"Parallel High-Order Finite-Volume Methods with Adaptive Mesh Refinement for Physically-Complex Flows"
Prof. Clinton P. T. Groth
Institute for Aerospace Studies, University of Toronto Toronto, Ontario, Canada
The development and application of highly-scalable and efficient parallel high-order finite- volume methods with local solution-dependent adaptive mesh refinement (AMR) are described. The proposed solution methodology has been designed for the solution of multi-scale physically-complex flows having both disparate and anisotropic spatial and temporal scales on high-performance, multi-processor, distributed-memory, computer architectures and combines a family of robust and accurate high-order central essentially non-oscillatory (CENO) spatial discretization schemes with a block-based anisotropic AMR and an efficient parallel implementation of fully-implicit time-marching schemes. The CENO scheme is a hybrid approach that avoids some of the complexities associated with essentially non-oscillatory (ENO) and weighted ENO schemes and is therefore suited for application to two- and three-dimensional mesh with irregular and unstructured topologies. The anisotropic AMR method uses an unstructured binary tree and hierarchical data structure to permit local refinement of the grid in preferred directions as directed by an error-based refinement strategy. A dual-time-stepping like approach is combined with various second- and high-order implicit temporal discretization schemes and a Newtwon-Krylov-Schwarz (NKS) iterative solution method is used to solve the system of nonlinear algebraic equations arising from the combined temporal and spatial discretization procedures in a fully-coupled manner. Applications will be discussed for a range of two- and three-dimensional problems including high-speed compressible flows of gases and plasmas as as well as both laminar and turbulent reactive flows. The computational performance of the parallel high-order AMR schemes are assessed and their potential for the efficient and accurate simulation of physically-complex flows will be demonstrated.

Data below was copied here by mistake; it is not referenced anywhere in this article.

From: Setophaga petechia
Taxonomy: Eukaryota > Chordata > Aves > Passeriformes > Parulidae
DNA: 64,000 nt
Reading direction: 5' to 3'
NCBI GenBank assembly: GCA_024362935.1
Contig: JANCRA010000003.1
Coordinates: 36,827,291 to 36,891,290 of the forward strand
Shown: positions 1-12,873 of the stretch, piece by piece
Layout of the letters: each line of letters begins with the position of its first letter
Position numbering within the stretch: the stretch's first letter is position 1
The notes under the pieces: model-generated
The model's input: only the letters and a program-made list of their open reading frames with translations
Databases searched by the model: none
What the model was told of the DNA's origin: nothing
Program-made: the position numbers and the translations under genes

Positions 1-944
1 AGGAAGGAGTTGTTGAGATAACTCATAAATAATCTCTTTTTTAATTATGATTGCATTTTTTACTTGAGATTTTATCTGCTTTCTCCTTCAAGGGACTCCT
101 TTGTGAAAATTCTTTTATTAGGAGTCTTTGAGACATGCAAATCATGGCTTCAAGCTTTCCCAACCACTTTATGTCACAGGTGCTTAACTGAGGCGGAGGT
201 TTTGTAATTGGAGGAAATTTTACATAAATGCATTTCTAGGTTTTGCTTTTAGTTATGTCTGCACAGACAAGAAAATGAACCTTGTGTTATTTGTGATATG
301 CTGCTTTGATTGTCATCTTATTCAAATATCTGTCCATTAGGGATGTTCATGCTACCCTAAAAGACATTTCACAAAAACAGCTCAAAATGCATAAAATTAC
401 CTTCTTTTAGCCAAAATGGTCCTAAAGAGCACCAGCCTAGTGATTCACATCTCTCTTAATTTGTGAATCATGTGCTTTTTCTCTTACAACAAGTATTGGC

Prof. Groth is a computational fluid dynamicist with expertise in parallel adaptive mesh refinement (AMR) finite-volume schemes for compressible and turbulent reactive flows. He has contributed significantly to the use of AMR in both computational fluid dynamics (CFD) and computational combustion modelling. He is a leading researcher in high- performance computing and the development of reliable and robust large-eddy simulation (LES) techniques for numerical combustion modelling of premixed, non-premixed, and partially-premixed flames. He has also applied high-fidelity numerical techniques to the study of laminar flames at elevated pressures. He is the author or co-author of nearly 60 journal articles, more than 140 conference papers, and 50 invited scholarly presentations. He is also a past President and member of the Board of Directors of the Computational Fluid Dynamics Society of Canada and a current member of the Scientific Committee of the International Conference on Computational Fluid Dynamics. Professor Groth’s awards include: atural Sciences and Engineering Research Council of Canada Discovery Accelerator Supplement Award (2014); Royal Academy of Engineering, Distinguished Visiting Fellowship Award, University of Cambridge (2013); and Premier’s Research Excellence Award, Ontario (2001).